Benefits scheme will throw thousands into debt
Sir, Very large numbers of people in Cumbria and across the country will shortly be transferred by the Government to the long-planned social security benefit scheme known as Universal Credit.
This is despite unchallengeable evidence from pilot projects, not denied by the Government but ignored anyway, that the new scheme will throw tens of thousands into debt, for a number of reasons.
Built-in administrative delays in the process mean that people moving on to the benefit are deliberately intended by the scheme to be left for six weeks without any income at all, a loss which will never be reimbursed, although people skilled in coping with officialdom may apply for discretionary loans which have to be repaid later.
Even when the benefit is eventually received, administrative errors in calculating the correct amount are frequent, leaving people unsure what their income will be.
Even when the benefit is eventually paid, the correct amount will for some families turn out to be up to £50 a week less than they received under the previous scheme.
Under the new scheme, instead of having their rent paid directly to landlords by housing benefit, recipients, however they may already struggle to manage money through the month for electricity and food bills, will now usually have to save also for rent. Managing rent was a great source of anxiety for our poorer parents and grandparents, and is worse today when rents take an even higher proportion of family income. The unkindly and unnecessary removal of direct payment simply loads more stress on to people who already struggle, without reducing the benefit bill by a penny. In pilot areas where the benefit has been trialled, rent arrears have mushroomed, and more evictions and homelessness will inevitably follow.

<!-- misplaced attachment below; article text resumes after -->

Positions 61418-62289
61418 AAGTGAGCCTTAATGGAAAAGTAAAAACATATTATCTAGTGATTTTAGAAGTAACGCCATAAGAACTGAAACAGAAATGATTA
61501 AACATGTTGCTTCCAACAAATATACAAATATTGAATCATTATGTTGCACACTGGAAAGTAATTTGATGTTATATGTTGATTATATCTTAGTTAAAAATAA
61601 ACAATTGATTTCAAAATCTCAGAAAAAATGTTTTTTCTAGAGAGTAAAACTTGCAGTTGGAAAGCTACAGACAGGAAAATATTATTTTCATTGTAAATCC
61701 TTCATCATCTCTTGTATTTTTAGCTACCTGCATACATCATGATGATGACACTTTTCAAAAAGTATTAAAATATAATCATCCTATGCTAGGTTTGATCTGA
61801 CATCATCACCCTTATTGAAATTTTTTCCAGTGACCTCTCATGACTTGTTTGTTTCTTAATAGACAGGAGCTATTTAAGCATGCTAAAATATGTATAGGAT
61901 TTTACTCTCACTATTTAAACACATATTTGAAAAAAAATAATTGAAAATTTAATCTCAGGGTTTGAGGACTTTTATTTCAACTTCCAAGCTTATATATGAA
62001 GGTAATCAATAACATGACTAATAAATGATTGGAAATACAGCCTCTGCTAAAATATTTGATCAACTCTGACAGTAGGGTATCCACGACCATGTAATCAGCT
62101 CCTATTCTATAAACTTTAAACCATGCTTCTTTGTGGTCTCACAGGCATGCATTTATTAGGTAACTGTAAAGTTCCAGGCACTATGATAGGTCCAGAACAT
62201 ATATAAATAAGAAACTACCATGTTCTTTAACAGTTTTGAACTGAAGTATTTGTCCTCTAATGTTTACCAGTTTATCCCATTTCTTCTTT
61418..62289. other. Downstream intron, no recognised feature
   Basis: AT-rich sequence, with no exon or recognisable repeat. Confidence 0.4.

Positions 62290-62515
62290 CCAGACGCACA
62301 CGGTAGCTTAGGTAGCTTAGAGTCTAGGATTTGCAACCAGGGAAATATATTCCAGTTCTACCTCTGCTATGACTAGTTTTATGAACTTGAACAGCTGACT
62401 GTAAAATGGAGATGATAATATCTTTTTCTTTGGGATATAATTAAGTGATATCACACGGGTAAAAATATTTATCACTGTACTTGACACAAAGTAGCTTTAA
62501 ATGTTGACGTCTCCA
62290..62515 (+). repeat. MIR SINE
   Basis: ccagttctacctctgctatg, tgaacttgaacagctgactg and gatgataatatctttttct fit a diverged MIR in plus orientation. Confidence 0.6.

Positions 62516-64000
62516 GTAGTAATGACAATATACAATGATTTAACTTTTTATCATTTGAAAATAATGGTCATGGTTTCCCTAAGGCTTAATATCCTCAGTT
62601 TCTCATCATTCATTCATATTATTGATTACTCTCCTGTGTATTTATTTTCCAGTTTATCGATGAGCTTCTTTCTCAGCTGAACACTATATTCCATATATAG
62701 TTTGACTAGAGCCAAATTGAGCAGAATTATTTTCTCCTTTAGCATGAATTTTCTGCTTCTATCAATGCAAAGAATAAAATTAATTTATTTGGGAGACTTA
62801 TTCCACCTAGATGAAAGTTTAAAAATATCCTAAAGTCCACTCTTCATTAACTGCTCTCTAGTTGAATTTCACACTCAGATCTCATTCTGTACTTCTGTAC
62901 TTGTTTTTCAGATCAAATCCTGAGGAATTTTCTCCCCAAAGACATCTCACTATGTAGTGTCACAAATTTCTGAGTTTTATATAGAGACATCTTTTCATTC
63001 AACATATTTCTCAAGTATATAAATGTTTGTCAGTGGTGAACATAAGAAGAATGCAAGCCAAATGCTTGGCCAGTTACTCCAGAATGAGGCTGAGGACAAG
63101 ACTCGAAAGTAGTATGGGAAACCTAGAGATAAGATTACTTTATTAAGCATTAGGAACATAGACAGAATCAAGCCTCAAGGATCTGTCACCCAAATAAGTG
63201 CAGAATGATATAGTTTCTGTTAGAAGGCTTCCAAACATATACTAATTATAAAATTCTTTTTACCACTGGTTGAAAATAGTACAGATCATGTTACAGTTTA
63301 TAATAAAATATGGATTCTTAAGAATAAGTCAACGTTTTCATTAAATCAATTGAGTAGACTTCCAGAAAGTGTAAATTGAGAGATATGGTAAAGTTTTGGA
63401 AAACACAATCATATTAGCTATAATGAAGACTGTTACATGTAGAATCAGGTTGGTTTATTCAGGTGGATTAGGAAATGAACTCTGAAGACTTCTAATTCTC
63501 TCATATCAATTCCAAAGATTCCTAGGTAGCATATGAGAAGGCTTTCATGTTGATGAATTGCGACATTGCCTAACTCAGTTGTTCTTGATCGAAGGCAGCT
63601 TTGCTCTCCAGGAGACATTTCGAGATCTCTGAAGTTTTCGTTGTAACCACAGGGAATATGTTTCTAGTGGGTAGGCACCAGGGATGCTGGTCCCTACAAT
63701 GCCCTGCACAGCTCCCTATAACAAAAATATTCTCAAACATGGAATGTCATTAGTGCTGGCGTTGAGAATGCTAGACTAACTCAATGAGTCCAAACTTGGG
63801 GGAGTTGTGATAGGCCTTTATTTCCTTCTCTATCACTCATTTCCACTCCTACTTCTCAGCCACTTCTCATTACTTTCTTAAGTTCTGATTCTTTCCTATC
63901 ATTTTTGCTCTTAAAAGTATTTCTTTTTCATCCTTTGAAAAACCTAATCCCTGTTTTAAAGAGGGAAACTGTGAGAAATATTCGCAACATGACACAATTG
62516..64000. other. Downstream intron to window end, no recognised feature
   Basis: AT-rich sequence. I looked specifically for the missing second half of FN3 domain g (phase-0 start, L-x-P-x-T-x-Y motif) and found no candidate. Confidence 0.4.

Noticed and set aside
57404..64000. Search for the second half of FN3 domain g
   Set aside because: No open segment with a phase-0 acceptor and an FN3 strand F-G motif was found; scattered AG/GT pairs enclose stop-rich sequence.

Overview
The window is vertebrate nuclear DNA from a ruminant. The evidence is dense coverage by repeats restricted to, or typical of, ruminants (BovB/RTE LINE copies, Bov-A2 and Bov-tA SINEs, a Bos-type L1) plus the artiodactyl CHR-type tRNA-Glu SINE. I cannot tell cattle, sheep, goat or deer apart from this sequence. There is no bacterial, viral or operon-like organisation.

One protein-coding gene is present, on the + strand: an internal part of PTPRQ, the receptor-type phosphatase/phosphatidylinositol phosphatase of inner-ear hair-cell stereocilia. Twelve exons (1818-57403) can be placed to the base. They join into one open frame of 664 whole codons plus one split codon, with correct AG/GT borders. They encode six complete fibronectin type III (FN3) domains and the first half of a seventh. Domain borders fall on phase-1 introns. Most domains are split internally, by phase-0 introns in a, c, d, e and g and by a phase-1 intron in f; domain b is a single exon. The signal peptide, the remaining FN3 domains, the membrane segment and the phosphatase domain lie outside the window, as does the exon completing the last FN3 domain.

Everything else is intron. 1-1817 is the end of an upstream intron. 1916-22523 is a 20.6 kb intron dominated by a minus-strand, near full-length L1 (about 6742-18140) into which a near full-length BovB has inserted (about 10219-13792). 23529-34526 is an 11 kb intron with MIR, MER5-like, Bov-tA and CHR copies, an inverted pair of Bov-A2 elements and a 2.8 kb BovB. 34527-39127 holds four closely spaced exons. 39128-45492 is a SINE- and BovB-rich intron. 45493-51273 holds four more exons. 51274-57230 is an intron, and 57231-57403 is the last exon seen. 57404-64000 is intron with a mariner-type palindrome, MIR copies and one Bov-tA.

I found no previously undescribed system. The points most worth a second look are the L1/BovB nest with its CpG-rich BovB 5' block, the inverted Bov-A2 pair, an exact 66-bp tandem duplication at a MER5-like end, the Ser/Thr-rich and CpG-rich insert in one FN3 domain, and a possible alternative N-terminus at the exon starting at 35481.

The Government has just rejected serious appeals from leading and respected parliamentarians, and from many independent organisations, to delay the nationwide roll-out of universal benefit until some of these problems can be solved. Its attitude can be judged from the bald statement from the Department of Work and Pensions, that the majority of claimants are “comfortably managing their money” — which means, to put it crudely, that the large minority who are clearly not coping, can, if I may put it crudely, go to hell and who cares?
Does all this remind anyone of the tens of thousands of elderly people being denied the level of social care which used to be available, and the similar numbers of the seriously mentally ill suffering a brutally violent regime for years in our prisons, for lack of any other help?
Little serious concern is expressed about these and other similar things by our major political parties, whose main priorities lie elsewhere, one with further tax cuts, the other, can you believe, with nationalisation. Today’s news from the Conservative Party conference says that “major rethinking” is beginning to happen, and not before time: we live in hope.